Health care providers and other covered entities likely encounter individuals in their practice that are diverse in language, ethnicity, and religion. As communities continue to diversify, it is important for covered entities to understand their legal obligations to populations who may not speak English as a primary language. Title VI of the Civil Rights Act of 1964 prohibits discrimination on the basis of national origin. This is significant to the health care industry, because it imposes a requirement on covered entities to ensure persons with limited English proficiency are offered language assistance, free of charge, that will afford them meaningful access to health care services. This requirement applies to any health care organization that participates in federal programs, such as Medicare and Medicaid.
This policy may look different from one health care organization to another, but the key is to provide a means for effective communication. The Office for Civil Rights (“OCR”) recommends including four elements to implement an effective Limited English Proficiency (“LEP”) Policy: (1) assessment, (2) development of comprehensive written policy on language access, (3) training of staff, and (4) vigilant monitoring. In addition, depending on the demographics of an organization’s community, some covered entities may fall under a ‘safe harbor’ that lowers the requirement for translation of written materials.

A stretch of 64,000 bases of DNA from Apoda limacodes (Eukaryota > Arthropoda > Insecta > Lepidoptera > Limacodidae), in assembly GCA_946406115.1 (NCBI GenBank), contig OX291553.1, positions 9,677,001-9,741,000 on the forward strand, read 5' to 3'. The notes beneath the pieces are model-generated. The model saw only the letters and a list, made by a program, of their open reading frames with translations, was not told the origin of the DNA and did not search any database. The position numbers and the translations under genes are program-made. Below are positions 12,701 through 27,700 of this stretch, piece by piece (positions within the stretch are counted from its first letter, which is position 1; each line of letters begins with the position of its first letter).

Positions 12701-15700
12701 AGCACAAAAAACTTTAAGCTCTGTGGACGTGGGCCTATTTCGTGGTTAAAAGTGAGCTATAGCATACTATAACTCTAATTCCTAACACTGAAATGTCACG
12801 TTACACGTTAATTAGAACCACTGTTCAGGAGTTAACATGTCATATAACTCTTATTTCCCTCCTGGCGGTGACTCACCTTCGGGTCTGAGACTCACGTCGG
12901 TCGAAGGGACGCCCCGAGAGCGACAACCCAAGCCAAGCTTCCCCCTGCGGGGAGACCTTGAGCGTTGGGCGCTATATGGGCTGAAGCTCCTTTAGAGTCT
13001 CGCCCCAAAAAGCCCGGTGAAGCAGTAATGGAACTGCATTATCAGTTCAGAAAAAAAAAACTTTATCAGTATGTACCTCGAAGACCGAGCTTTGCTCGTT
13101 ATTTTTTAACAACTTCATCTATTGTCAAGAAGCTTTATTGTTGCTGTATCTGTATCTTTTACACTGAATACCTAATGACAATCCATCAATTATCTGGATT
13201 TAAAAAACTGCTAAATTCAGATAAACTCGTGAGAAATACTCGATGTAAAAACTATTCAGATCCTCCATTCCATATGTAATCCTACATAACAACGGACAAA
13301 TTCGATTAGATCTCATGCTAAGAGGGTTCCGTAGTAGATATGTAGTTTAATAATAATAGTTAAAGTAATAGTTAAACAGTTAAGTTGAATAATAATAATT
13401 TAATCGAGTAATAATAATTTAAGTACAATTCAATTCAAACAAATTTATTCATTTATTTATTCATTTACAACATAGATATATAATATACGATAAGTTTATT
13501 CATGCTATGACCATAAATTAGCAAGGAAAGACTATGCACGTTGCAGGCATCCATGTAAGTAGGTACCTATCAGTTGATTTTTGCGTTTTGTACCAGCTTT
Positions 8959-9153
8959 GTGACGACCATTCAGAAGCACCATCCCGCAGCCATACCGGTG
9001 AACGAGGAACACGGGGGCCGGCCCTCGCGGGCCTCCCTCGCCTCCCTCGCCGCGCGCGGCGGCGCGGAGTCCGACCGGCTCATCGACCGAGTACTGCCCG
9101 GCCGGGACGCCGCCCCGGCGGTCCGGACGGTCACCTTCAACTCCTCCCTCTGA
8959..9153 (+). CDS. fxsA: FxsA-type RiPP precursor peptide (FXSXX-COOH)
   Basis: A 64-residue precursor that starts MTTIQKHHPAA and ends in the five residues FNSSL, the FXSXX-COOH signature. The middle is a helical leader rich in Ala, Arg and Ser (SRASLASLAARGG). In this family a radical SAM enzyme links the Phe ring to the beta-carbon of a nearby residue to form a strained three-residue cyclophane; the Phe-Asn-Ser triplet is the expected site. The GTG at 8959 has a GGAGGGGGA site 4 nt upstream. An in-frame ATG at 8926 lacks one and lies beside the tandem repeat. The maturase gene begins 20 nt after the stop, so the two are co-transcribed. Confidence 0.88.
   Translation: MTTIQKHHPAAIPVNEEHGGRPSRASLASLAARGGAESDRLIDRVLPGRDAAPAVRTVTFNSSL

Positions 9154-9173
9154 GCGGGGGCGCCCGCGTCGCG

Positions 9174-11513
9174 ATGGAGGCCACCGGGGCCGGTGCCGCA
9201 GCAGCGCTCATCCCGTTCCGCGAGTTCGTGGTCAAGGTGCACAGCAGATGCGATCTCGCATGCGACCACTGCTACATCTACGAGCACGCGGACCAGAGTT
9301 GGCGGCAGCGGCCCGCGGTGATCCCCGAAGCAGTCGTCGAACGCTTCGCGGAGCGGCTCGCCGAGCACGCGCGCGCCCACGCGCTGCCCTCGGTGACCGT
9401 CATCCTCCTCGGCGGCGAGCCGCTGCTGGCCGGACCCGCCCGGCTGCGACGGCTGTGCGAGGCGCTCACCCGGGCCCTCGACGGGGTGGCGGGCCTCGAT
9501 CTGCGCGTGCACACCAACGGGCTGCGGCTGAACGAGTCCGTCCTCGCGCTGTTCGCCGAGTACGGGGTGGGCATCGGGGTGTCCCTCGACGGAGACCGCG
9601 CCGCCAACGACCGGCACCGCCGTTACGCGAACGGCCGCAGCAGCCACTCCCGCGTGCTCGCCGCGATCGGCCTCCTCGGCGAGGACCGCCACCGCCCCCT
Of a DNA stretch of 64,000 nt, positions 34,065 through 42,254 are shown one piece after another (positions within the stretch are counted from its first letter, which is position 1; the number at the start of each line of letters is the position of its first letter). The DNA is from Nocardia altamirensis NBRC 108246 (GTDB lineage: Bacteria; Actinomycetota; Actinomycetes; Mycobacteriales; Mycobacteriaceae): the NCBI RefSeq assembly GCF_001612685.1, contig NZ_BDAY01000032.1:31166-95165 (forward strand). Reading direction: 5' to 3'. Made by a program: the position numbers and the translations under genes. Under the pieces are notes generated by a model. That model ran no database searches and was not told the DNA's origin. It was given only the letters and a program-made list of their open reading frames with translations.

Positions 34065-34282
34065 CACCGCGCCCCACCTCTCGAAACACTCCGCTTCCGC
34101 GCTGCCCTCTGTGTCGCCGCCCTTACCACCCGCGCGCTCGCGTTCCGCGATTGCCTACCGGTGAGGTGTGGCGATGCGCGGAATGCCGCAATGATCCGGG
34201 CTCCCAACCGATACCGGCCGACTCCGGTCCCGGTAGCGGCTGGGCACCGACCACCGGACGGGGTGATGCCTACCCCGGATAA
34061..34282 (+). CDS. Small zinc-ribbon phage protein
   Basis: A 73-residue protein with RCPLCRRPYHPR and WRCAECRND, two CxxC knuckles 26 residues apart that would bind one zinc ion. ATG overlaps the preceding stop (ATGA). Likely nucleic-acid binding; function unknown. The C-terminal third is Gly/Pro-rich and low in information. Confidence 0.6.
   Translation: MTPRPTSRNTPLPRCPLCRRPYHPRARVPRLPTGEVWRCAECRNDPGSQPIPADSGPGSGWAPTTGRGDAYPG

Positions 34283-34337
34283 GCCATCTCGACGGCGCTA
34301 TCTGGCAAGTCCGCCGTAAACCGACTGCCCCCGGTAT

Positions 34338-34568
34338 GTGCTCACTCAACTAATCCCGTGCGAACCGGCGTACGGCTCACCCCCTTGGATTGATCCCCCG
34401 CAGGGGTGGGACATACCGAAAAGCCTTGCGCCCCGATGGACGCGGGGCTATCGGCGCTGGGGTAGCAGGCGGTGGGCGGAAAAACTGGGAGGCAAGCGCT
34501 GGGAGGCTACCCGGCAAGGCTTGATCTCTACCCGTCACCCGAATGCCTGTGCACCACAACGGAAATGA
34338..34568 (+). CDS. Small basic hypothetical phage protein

OCR provides an example of an LEP Policy at the following link: OCR Example Policy
If you have any questions about how this requirement may apply to your health care organization, please contact any BrownWinick attorney in the Health Law Practice Group.